Kuck Immigration Partners Supports Georgia DACA Recipients in Their Right to Receive In-State Tuition in the State of Georgia

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Kuck Immigration Partners stands with Georgia DREAMers as they rally for the right of deferred action recipients to receive in-state tuition.

Charles Kuck Georgia DREAMers Deferred Action Tuition In-State Tuition DACA

Managing Partner Charles Kuck speaking in support of Georgia DREAMers, strongly urging the Board of Regents to grant in-state tuition to deferred action recipients

Securing in-state tuition for these DACA Recipients, who are lawfully present in the United States and entitled to this benefit, is our goal and we are honored to be by their side seeking to achieve it.

On Wednesday morning, July 31, 2013, Kuck Immigration Partners joined Georgia DREAMers and Deferred Action recipients on the steps of the Georgia State Capitol, in a rally to lift the ban on Georgia Deferred Action recipients and students to receive in-state tuition.

Since the Department of Homeland Security (DHS) announced the Deferred Action for Childhood Arrivals ("DACA") program, the question has been asked in Georgia by DACA recipients - "Can I know pay "in-state" tuition at Georgia Colleges and Universities?" The question and the answer are simple. However, the Georgia Board of Regents has not allowed all Georgia residents who qualify to get these educational benefits, despite their own policy manual requiring that the Georgia Board of Regents must allow DACA beneficiaries the benefit of paying in-state tuition. This requirement has been in place for the past seven months.


In October of 2010, in order to stop actual laws from being enacted on this issue, the Georgia Board of Regents, which is tasked with determining eligibility for in-state tuition, issued a policy which directly affected undocumented students. The Board of Regents declared that all institutions in the University System of Georgia must verify the "lawful presence" of all students seeking in-state tuition rates. Additionally, the Board of Regents stated that any institution that had not admitted all academically qualified applicants in the two most recent years would not be allowed to enroll undocumented students. This rule meant that a student who did not have "lawful presence," regardless of what tuition they paid or their qualifications, would not be allowed to attend the University of Georgia, Georgia Tech, Georgia State University, Medical College of Georgia, and Georgia College & State University, based solely on their not having "lawful presence."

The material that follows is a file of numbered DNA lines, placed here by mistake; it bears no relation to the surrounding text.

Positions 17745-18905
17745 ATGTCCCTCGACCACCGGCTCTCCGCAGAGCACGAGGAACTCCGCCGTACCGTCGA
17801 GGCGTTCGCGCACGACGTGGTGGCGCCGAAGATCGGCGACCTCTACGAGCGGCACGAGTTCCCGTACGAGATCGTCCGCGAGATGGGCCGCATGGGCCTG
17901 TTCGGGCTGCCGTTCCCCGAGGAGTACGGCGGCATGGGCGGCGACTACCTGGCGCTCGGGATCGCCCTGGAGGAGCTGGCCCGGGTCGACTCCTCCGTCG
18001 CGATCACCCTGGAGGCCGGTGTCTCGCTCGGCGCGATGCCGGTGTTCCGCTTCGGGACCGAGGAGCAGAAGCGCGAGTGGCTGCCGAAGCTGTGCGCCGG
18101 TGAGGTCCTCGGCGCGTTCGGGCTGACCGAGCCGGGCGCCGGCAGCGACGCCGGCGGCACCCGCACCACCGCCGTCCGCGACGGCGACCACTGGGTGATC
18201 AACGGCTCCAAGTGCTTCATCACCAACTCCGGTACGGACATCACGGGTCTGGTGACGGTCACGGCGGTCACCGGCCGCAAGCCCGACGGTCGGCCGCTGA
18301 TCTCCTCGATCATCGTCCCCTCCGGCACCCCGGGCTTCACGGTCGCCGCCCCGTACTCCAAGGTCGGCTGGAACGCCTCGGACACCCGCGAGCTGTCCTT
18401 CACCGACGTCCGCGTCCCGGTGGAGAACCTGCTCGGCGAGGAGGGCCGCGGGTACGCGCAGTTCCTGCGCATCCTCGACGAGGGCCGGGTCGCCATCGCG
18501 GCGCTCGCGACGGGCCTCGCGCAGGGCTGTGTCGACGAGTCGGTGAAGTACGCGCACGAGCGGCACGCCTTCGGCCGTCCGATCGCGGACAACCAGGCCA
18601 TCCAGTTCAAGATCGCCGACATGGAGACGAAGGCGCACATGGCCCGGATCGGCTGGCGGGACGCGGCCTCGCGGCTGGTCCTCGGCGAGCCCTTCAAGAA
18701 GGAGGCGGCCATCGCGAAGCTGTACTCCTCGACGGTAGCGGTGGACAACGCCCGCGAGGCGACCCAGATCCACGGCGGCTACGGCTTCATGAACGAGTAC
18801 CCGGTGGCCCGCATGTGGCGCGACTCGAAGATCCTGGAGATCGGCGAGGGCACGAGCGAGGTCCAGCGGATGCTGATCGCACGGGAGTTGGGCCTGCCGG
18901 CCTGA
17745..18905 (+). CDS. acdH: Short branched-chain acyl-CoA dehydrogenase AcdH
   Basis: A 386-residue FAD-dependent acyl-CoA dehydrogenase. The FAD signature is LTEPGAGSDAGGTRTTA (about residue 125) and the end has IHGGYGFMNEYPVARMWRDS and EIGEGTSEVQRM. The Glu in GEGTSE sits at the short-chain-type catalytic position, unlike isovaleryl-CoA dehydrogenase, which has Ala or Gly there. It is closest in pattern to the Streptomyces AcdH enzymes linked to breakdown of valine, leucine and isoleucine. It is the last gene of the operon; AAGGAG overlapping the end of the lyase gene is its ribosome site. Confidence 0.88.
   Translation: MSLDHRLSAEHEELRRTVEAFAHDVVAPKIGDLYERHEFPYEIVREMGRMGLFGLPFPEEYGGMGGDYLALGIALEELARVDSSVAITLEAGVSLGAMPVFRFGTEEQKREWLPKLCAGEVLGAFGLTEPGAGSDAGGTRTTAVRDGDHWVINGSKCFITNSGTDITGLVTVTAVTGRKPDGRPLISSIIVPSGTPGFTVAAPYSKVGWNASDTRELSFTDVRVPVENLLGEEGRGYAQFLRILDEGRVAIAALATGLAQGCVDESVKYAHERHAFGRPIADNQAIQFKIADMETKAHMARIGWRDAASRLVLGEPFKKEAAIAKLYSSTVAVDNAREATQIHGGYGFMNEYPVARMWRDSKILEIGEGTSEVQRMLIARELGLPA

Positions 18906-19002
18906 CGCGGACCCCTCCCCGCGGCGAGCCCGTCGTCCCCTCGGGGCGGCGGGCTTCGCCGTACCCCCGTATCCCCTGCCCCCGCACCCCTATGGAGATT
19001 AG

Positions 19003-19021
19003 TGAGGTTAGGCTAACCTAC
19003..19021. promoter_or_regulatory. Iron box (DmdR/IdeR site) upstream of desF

After the Department of Homeland Security released the details on DACA in August 2012, the Board of Regents once again addressed the issue of in-state tuition for DACA eligible students, and decided that they would not be eligible. The issue withe the Board of Regents making that decision was that DHS had not yet considered whether those students had "lawful presence," but had only addressed the issue of "lawful status." The specifics provide a better understanding.

The Board in 2010 adopted the following language:

Georgia Board of Regents Policy Manual - Policy 4.1.6 - Admission of Persons Not Lawfully Present in the United States

"A person who is not lawfully present in the United States shall not be eligible for admission to any University System institution which, for the two most recent academic years, did not admit all academically qualified applicants (except for cases in which applicants were rejected for non-academic reasons).

At this time, the following institutions fall under Policy
Georgia College and State University
Georgia Health Sciences University
Georgia Institute of Technology
Georgia State University
University of Georgia

Students applying to one of the universities listed above will be required to provide verification of their lawful presence in the United States before their admission to the university can be finalized.

Policy 4.3.4 - Verification of Lawful Presence Policy

Each University System institution shall verify the lawful presence in the United States of every successfully admitted person applying for resident tuition status, as defined in Section 7.3 of this Policy Manual, and of every person admitted to an institution referenced in Section 4.1.6 of this Policy Manual. Any student requesting to be classified as an in-state student for tuition purposes will be required to provide verification of their lawful presence in the United States in order to be classified as an in-state student."

FREQUENTLY ASKED QUESTIONS (From the Board of Regents Web Site)